Toronto Sport Has Gone to the Pits

TORONTO (July 10) — It’s true: We play small ball here in the Big Smoke.

As the Toronto Star detailed, this week, in a marvelous chain of essays that should win literary awards, we are, without question, a City of Chumps, not Champs. The six–part Star arrangement (below), co–authored by Dave Feschuk and Bruce Arthur, left nothing on the table. It was a rare and optimum example of good journalism in this sports city and proved that the reporters who cover the Maple Leafs, independently, need not wave the flag.


In the past generation, our professional sports teams have executed but a pair of bold moves — each paying off handsomely — occurring in the span of less than three years. Alex Anthopoulos played out the first act in a three–day period (July 28–30, 2015), acquiring, as general manager of the Toronto Blue Jays, elite shortstop Troy Tulowitzki from the Colorado Rockies and front–end starter David Price from the Detroit Tigers. Veteran outfielder Ben Revere came over from the Philadelphia Phillies. Results occurred immediately. A middling 50–51 team went on the hottest tear in franchise annals: 14–1 in 15 games to Aug. 13, then 28–14 the rest of the way to breeze past the New York Yankees and win the American League East for the first time in 22 years. Not since 1993, which climaxed with Joe Carter’s walk–off home run against the Phillies in Game 6 of the World Series, had there existed anywhere close to baseball euphoria in Toronto. But, the “go for it” determination of Anthopoulos re–ignited a dormant (and largely new) fan base. Seats at the Rogers Centre disappeared quickly; sell–out crowds showing up, night after night, in the final two–plus months of the schedule. The entire country fell into the Blue Jays’ spell as the club lost the first two games of the American League Division Series at Texas before becoming the first team in Major League playoff history to rebound from such a deficit in a best–of–five affair (winning three straight in Arlington). Next up were the Kansas City Royals in the A.L. Championship Series. And, though the Blue Jays were dispatched in six games, the nearly three–month–long gallop captivated the city and surrounding area.

While making gazillions for owner Rogers Communications.

Fast–forward to July 18, 2018, a time when the Toronto Raptors very much resembled the Core–4 Maple Leafs. The National Basketball Association club, born in 1995–96, was enjoying its initial taste of prosperity, having topped the Atlantic Division in four of the previous five seasons, while advancing to the 2016 Eastern Conference final against Cleveland. With the series tied, 2–2, LeBron James and the Cavaliers throttled the Raptors by scores of 116–78 (in Cleveland) and 113–87 at the Air Canada Centre. Clearly, the Dinos weren’t good enough. What followed were two additional playoff losses to the Cavs, topped by the humiliation (in Game 4 of the 2018 Conference semifinal) of getting hammered by 35 points (128–93) for the most lop–sided defeat ever in a clinching post–season encounter. Now, the Raptors were less than good enough. Which was not the least–bit satisfactory to president/GM Masai Ujiri, who pulled off the best “closing” trade in Toronto professional sports history.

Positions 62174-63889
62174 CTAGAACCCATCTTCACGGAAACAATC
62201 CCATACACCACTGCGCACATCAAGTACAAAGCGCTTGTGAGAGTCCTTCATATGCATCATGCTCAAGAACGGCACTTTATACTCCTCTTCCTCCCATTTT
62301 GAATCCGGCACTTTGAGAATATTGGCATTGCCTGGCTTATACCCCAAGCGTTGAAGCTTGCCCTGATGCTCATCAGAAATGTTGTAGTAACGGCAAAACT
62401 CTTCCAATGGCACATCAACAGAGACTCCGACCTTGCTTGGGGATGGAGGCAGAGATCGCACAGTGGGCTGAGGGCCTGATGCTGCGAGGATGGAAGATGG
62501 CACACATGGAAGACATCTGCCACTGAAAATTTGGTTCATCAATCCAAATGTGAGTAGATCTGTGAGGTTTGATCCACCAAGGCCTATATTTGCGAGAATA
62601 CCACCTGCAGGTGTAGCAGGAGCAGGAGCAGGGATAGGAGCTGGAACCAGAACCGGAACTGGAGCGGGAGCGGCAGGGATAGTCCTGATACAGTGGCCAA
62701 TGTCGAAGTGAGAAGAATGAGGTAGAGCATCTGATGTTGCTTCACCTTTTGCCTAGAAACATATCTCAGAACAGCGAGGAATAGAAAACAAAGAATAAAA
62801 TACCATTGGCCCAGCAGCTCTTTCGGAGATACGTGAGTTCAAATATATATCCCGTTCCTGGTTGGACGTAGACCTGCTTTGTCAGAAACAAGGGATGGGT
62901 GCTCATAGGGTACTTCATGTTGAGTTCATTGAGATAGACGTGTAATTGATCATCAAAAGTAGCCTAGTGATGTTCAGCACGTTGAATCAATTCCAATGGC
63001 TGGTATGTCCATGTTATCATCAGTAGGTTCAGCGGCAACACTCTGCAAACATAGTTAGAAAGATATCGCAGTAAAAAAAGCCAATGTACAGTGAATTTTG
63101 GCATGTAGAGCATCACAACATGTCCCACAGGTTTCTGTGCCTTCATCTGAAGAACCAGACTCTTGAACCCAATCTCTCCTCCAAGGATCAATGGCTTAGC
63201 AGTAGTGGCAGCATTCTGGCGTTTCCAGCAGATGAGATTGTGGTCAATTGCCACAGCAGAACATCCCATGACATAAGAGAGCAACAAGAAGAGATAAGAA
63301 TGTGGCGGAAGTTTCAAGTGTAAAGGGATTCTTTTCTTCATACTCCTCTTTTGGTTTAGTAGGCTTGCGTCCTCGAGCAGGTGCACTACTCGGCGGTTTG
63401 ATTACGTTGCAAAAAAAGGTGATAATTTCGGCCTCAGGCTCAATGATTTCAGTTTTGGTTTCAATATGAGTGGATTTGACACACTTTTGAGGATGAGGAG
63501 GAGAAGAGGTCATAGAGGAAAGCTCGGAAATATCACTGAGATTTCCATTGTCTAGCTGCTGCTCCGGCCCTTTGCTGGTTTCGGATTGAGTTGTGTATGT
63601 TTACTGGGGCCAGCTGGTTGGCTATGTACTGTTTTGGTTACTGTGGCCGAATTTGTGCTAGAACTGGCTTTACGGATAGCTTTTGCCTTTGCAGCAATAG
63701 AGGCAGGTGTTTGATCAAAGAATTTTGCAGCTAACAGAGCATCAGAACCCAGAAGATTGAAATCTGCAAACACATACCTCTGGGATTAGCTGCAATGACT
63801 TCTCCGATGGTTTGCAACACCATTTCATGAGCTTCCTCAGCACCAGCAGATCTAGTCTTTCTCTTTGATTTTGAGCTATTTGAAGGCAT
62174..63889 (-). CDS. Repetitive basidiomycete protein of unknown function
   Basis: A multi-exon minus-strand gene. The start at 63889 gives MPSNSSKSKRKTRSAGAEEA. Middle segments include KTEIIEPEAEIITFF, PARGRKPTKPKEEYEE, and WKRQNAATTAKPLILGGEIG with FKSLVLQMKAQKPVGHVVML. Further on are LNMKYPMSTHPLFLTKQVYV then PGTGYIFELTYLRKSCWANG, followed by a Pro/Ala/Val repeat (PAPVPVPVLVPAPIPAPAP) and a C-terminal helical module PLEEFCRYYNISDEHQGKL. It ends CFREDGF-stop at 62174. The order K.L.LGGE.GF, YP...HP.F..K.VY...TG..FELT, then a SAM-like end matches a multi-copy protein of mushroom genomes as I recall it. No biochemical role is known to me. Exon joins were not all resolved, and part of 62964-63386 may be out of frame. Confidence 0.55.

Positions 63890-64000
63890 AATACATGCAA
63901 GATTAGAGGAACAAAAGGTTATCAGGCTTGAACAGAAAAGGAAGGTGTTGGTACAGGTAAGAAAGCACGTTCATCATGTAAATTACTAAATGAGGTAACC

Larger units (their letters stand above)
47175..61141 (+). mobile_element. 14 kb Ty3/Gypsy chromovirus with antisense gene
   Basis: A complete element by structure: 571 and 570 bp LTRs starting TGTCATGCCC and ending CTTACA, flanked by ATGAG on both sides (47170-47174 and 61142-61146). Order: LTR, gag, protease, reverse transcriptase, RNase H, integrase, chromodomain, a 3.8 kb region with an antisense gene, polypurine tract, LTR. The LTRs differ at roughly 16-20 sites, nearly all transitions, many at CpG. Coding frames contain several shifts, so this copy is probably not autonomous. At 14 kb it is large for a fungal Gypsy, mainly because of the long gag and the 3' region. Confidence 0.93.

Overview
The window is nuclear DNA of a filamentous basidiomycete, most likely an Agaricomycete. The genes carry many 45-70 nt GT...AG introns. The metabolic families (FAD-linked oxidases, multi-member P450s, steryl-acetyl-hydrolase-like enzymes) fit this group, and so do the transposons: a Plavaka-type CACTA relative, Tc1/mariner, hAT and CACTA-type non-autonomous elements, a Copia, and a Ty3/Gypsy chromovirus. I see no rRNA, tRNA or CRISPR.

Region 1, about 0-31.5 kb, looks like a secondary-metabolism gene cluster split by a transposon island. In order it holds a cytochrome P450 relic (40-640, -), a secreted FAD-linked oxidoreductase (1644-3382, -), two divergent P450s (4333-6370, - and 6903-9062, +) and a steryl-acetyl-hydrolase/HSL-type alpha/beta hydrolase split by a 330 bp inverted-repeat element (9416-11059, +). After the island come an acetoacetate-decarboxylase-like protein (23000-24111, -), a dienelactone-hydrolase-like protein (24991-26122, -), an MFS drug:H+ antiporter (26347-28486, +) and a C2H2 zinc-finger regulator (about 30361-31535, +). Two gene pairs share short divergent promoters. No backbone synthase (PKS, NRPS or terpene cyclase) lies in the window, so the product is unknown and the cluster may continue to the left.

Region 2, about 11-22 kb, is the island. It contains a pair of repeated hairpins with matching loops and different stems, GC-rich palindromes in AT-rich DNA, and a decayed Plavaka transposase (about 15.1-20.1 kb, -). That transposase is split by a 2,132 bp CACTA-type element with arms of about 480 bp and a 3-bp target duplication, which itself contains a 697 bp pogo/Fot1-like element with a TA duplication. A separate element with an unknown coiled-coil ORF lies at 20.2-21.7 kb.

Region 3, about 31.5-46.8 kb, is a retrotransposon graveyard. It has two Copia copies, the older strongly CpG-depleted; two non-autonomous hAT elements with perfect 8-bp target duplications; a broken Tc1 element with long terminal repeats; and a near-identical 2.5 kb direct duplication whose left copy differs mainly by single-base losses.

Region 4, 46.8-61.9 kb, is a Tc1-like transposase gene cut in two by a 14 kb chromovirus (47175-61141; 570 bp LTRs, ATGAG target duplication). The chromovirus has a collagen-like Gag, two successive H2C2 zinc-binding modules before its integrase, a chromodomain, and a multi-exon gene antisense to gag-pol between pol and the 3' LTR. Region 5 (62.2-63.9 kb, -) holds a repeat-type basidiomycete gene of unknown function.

Sound and structured, defensively, Masai understood the likely impact of acquiring a Top 6 player in the NBA. So, he traded franchise stalwart DeMar DeRozan to San Antonio for small forward Kawhi Leonard, who had guided the Spurs to the 2018 NBA Finals (losing in seven games to Miami). Initially, the swap garnered consternation, as Toronto basketball fans revered DeRozan. But, knowledgeable NBA observers knew that Ujiri had pulled off a franchise–altering deal. Which culminated, 11 months later, in the city’s first major sports championship since the ’93 Blue Jays — a six–game ouster of the injury riddled but star–studded Golden State Warriors. Closing out Oracle Arena in Oakland. Never had the city erupted in such widespread exhilaration, as evidenced by the surreal aerial images (below) of University Ave. swarmed with reveling citizens who jammed the parade route, four days later, to extol the NBA titlists. The enormous turnout (estimated at 1.2 million people) made international news.